MilesRick Miles, PhD, president and CEO of Micromedical Technologies, Chatham, Ill, recently spoke with the Hearing Review about vestibular technology, the growth of the audiometric industry, and other topics.

Q. Please tell us about Micromedical, and what the company specializes in?
A
: I founded Micromedical in 1986 to design and manufacture computerized ENG systems. That was about the time the first PCs were being sold, so it gave us a chance to capitalize on new technology to replace strip chart ENG systems. We continue today to specialize in vestibular and balance instrumentation.

Q. What is the biggest challenge facing the industry today?
A:
Usually the challenge is Medicare reimbursement for ENG diagnostic tests. However, since the beginning of this year, reimbursement has increased and is now very attractive. The biggest challenge is the acceptance of the insurance industry for new diagnostic tests. This hampers innovation because reimbursement drives clinical purchases.

Q. Why is the acceptance for new diagnostic tests not happening?
A:
There are several steps for getting new medical equipment approved for payment. First is the FDA review process and scientific publications showing the test’s efficacy. Next, a CPT code must be created for the test, and, finally, reimbursement agreements from Medicare, HMO, and other insurance companies must be signed. This all takes time. But even if CPT codes are assigned, any negative reports from the medical experts hired by insurance companies or independent scientists can be used by insurance companies as a reason for denying payment on a CPT code. Thus, it is more prudent for manufacturers of medical instruments to design only products where reimbursement has a proven track record. That reduces innovation.

Q. What sorts of changes would you like to see in the industry? In other words, how do you think it could be improved?
A:
I would like to see standardization of ENG test protocols and competency requirements for examiners performing ENG tests. This includes more emphasis on vestibular testing in audiology programs.

Q. Do you have any ideas on how standardization of ENG testing could happen?
A:
Physical therapists who perform vestibular rehabilitation have access to competency training and testing courses several times a year. The courses are taught by members of the Neurology Special Interest Group (SIG) of the American Physical Therapy Association. I believe that our AAA should form a vestibular testing SIG for their members and perform competency training and certification. Another group, the American Neurotology Society (ANS), has attempted to offer ENG technician training courses over the past several years with physician instructors. There is a self-graded quiz at the end of the one-day course, but no competency certificate.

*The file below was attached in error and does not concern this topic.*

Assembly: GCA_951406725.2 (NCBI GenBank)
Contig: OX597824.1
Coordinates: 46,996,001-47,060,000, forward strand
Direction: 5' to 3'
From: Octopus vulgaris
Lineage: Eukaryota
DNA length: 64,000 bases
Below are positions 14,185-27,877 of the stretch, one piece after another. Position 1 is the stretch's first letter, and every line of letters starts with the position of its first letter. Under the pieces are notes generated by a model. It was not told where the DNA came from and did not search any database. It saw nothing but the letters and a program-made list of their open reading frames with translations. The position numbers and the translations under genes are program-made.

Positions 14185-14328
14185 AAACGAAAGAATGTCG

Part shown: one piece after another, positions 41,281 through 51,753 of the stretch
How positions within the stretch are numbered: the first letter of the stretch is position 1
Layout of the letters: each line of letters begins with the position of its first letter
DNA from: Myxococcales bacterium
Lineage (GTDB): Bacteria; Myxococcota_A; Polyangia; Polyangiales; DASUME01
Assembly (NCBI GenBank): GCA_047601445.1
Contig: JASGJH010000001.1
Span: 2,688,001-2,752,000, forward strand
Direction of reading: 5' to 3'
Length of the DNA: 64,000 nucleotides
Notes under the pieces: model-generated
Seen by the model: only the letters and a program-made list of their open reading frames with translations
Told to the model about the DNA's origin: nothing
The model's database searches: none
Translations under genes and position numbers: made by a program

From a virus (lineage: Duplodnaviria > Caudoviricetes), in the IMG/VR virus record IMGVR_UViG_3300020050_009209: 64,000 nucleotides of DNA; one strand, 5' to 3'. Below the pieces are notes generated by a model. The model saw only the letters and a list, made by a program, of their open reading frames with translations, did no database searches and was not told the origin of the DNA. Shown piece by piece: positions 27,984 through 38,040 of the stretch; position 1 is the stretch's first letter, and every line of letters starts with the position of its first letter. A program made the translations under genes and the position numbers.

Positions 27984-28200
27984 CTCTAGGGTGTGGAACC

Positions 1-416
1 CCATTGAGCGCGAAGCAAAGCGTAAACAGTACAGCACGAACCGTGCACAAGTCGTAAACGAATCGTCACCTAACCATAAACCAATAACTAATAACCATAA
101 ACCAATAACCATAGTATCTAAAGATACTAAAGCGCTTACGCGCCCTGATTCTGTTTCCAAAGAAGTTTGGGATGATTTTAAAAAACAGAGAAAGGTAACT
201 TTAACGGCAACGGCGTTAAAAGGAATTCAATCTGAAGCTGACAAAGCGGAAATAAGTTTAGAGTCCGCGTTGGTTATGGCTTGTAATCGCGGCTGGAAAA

Q. How is technology changing the industry, specifically with regard to vestibular products?
A:
Video technology has dramatically altered how eye movements are recorded. For the past 50 years, skin electrodes recorded eye movements. In the past 5 years, Micromedical and other manufacturers have designed video nystagmography (VNG) that produces “clean” waveforms without frequent calibration, drift, or noise. Thus, video eye tracking is not only a time saver for the examiner, but it also produces an easier method to interpret waveform and digital video for the test interpreter. Now, a majority of our customer’s investments are in VNG with digital video capture.

Q. How is vestibular research changing what you do? More specifically, have there been any technological breakthroughs that have led to new products for your company?
A:
Most vestibular research that has interested Micromedical has dealt with balance assessment and vestibular rehabilitation. Previously, patients with vestibular problems were tested, diagnosed, and offered surgery or medication as treatments. Now, audiologists and physicians are frequently including vestibular rehabilitation as a treatment option for many patients. For example, John Epley popularized a canalith repositioning maneuver to treat BPPV, a common disorder, and physical therapists have demonstrated remarkable success in treating balance disorders. This has led Micromedical to develop a “comprehensive balance center” product line for testing and treating these patients. Comprehensive meaning that it includes ENG/VNG, rotational vestibular chair, computerized dynamic posturography, video goggles, and the software that makes it all work together.

Q. What do you see for the future, both for the industry in general and for the vestibular segment?
A:
As a measure of the growth of the audiometric industry, one just has to look at the size and number of commercial booths at the annual AAA meeting. You can see that over the past dozen years, audiology attendance and thus the investments of exhibitors have grown dramatically. This bodes well for all of us in the field because it indicates a very healthy industry. Also, with Medicare’s recent improvements in reimbursement for vestibular diagnostics and rehabilitation, the vestibular segment is projected to continue its steady growth. New technologies and successful treatments for vestibular disorders energize not only the clinicians ,but also the instrument developers.